Our pediatrician very clearly said that these items can even lead to improper bone development and can really be damaging to baby. I encourage you to ask your own doctors about this to be fully informed.

Limited movement

By placing a baby in a walker, their movement is being restricted and limiting their natural ability to explore. But how? It seems like a walker would allow a baby to ‘walk’ and move around the room before they can actually walk. Yes, in theory, but it does not allow a child to reach objects that they want to touch, explore, and handle. Jumperoos and stationary toys like this prevent crawling and movement more obviously.

Remember, freedom of movement is a very important aspect of Montessori philosophy and baby development! When a child has the ability to move around on their own, reach objects they want, and do things for themselves, this encourages confidence and independence. It’s truly a beautiful process!

For our family, we really didn’t use these objects with Y. He learned to stand up by using the coffee table in our living room and loved navigating around it for a little while before letting go! He took his first steps around 10-11 months old and there was no stopping him! Of course, this also meant we had to baby proof the house to keep him safe, but it was definitely worth it!

With baby N, it has been a challenge for me to provide the same opportunities because I am now paralysed (Y was born before I was injured). This has led to some creative solutions, but it has really been worth it. She’s so strong, curious, and busy on the go!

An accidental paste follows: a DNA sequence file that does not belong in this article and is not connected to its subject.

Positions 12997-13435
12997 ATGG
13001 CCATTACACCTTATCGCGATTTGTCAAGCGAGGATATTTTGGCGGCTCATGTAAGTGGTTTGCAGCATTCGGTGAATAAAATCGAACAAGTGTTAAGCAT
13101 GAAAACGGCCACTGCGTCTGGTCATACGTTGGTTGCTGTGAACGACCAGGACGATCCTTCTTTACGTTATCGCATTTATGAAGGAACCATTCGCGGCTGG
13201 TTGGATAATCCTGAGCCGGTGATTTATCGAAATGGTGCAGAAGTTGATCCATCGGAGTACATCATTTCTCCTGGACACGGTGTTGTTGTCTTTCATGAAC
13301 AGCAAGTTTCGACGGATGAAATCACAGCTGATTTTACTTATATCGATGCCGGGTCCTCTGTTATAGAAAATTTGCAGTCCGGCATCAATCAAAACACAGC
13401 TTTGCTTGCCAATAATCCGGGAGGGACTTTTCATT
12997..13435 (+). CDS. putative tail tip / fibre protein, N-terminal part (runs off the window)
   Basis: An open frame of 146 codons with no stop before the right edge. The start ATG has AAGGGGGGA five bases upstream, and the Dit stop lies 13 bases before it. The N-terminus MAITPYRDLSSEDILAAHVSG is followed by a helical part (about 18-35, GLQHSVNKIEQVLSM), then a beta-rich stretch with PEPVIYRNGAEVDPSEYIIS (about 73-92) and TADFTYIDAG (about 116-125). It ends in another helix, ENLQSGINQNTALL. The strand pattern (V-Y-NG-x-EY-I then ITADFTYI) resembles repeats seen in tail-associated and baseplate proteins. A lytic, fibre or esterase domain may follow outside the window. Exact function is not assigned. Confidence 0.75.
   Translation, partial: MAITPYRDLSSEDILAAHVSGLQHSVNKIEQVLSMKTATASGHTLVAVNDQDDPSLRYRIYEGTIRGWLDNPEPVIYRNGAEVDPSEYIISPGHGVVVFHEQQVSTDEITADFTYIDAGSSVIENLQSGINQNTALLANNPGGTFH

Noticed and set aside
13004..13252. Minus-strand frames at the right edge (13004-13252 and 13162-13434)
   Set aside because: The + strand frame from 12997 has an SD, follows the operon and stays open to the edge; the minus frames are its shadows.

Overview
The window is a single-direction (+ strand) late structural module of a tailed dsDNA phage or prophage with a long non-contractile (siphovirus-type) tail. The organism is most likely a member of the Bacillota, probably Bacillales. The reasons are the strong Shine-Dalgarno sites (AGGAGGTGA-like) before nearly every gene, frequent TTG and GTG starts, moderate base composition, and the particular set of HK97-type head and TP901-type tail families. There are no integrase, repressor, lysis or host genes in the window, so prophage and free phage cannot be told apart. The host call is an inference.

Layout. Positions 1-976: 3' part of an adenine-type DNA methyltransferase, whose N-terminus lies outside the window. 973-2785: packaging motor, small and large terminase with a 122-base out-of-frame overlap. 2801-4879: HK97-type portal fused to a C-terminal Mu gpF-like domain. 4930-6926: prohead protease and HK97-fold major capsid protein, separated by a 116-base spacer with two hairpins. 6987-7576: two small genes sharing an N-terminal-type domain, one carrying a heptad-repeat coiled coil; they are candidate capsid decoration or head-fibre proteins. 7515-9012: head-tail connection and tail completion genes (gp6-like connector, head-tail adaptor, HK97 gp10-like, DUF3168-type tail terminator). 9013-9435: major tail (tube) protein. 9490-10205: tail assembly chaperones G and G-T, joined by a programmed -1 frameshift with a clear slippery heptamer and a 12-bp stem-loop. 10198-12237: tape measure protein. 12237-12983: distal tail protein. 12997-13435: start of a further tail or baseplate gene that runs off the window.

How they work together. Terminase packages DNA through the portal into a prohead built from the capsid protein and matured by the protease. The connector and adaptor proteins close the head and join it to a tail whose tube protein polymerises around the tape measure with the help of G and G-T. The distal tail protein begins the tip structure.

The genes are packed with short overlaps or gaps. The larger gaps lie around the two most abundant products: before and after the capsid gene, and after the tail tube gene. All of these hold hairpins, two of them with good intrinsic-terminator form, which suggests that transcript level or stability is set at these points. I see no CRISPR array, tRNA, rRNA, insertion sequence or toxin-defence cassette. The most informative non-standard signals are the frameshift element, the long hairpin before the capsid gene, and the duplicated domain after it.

Healthy development and positioning

Aside from freedom of movement, the big reason that we avoided all of these contraptions is because we wanted to encourage our son to naturally feel the movements of walking, standing, sitting etc. What I mean is that these types of contraptions place the baby into a particular position that allows them to stand or ‘walk’. However, this positioning is not the natural way that our bodies move, nor would it be the natural way that babies would learn to do so on their own.

A lot of these toys have the child hanging, with toes barely touching the ground. When the child then ‘walks’ or jumps, they do so only by placing pressure on their toes rather than the entire foot. This can contribute to poor posture and toe walking later, especially if babies are in these toys for extended periods of time.